Managerial Compensation and the Cost of Moral Hazard
AbstractThis article investigates managerial compensation and its incentive effects. Our econometric framework is derived from a multiperiod principal-agent model with moral hazard. Longitudinal data on returns to firms and managerial compensation are used to estimate the model. We find that firms would incur large losses from ignoring moral hazard, whereas managers only require moderate additional compensation for accepting a contract that ties their wealth to the value of the firm. Thus the costs of aligning hidden managerial actions to shareholder goals through the compensation schedule are much less than the benefits from the resulting managerial performance. Copyright 2000 by Economics Department of the University of Pennsylvania and the Osaka University Institute of Social and Economic Research Association.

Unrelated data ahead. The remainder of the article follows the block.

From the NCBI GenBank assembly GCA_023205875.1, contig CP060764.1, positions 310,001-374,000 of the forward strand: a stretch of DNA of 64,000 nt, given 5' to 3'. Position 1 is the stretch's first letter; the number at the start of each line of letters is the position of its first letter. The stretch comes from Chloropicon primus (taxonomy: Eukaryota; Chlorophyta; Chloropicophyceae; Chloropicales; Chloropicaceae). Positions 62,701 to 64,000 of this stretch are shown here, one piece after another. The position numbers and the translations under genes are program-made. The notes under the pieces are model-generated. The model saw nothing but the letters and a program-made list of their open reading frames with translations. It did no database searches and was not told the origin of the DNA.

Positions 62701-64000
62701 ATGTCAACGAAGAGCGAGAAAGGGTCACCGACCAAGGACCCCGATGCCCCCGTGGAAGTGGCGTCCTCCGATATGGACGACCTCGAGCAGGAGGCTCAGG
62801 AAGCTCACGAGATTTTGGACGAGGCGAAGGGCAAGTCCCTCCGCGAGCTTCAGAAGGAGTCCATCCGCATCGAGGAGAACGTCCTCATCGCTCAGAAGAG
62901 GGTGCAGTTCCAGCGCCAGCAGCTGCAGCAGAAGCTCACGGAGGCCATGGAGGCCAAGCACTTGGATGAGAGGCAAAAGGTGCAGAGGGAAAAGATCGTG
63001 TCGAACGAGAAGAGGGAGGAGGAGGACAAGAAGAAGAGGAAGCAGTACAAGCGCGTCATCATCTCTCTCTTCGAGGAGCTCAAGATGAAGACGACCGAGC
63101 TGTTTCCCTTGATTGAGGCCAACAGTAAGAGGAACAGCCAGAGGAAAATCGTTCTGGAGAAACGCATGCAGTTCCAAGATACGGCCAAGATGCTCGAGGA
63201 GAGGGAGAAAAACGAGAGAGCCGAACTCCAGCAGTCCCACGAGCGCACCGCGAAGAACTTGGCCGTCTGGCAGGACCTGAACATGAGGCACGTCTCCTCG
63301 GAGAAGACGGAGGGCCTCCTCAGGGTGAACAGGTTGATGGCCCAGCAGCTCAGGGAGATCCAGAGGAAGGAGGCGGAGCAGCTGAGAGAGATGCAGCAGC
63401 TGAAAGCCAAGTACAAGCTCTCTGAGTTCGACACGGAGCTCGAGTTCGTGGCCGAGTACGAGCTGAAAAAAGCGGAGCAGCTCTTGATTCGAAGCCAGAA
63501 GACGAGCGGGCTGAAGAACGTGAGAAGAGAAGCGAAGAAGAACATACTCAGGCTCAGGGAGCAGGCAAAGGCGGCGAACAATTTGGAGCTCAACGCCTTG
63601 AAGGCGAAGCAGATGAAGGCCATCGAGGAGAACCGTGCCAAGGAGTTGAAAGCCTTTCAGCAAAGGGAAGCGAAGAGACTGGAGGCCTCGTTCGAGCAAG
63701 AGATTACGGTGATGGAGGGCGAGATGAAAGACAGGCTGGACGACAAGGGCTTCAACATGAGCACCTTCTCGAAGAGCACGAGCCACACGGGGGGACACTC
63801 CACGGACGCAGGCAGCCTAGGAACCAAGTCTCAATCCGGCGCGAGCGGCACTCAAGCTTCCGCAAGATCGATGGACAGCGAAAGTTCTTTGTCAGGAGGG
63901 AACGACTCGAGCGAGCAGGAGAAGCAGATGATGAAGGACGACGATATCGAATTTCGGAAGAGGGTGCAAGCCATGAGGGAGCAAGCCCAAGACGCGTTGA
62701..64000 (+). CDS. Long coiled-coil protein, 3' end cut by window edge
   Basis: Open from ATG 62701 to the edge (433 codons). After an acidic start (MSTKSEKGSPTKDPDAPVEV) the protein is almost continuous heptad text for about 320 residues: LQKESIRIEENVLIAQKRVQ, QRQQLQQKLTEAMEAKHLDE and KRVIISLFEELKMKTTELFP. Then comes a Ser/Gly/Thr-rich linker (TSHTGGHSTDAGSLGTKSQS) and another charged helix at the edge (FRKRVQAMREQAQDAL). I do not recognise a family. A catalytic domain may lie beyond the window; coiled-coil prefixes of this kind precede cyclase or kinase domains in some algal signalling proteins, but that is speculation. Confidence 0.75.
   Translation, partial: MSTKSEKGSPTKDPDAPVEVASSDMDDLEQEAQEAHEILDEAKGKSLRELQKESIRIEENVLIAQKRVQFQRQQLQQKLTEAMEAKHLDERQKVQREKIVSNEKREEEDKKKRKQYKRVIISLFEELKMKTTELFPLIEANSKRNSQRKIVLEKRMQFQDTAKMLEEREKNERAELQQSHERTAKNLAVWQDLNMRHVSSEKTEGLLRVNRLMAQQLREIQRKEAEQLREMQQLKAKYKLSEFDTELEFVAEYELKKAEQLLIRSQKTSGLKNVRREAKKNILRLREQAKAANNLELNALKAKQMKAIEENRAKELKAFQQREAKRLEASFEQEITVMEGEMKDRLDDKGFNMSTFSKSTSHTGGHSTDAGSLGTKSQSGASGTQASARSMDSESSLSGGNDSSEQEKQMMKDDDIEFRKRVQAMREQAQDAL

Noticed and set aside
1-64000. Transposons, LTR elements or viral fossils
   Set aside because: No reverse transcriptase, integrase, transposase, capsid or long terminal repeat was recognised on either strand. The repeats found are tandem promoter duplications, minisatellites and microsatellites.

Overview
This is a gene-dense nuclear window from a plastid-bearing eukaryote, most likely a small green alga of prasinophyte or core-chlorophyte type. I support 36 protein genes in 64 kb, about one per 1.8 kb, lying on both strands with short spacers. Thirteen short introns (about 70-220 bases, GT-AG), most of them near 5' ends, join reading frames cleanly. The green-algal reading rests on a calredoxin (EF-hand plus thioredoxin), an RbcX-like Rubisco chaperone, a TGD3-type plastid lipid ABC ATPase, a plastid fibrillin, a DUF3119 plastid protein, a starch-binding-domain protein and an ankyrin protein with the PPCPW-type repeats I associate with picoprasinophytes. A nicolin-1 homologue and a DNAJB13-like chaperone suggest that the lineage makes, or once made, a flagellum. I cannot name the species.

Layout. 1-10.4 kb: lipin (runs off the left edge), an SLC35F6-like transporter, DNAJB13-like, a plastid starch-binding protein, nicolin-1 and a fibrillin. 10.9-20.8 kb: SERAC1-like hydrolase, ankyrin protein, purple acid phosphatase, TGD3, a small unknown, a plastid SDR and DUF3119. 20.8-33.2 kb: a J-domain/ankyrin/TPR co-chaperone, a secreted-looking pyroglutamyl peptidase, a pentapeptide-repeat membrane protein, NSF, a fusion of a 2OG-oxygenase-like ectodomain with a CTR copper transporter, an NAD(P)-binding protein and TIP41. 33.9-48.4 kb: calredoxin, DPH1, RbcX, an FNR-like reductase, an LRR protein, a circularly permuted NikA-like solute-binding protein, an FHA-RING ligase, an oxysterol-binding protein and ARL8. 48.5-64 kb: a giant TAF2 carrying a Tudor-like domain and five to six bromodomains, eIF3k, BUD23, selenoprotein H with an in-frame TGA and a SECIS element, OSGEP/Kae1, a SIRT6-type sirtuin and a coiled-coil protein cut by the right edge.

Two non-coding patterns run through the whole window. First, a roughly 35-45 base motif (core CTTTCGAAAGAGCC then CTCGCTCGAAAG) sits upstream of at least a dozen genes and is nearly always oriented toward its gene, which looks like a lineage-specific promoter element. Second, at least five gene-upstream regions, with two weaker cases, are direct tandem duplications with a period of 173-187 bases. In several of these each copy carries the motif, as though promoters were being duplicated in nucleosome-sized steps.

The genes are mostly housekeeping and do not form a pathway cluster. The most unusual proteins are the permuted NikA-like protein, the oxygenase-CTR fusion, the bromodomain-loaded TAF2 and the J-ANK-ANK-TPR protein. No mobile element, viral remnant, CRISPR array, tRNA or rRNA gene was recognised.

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Bibliographic InfoArticle provided by Department of Economics, University of Pennsylvania and Osaka University Institute of Social and Economic Research Association in its journal International Economic Review.
Volume (Year): 41 (2000)
Issue (Month): 3 (August)
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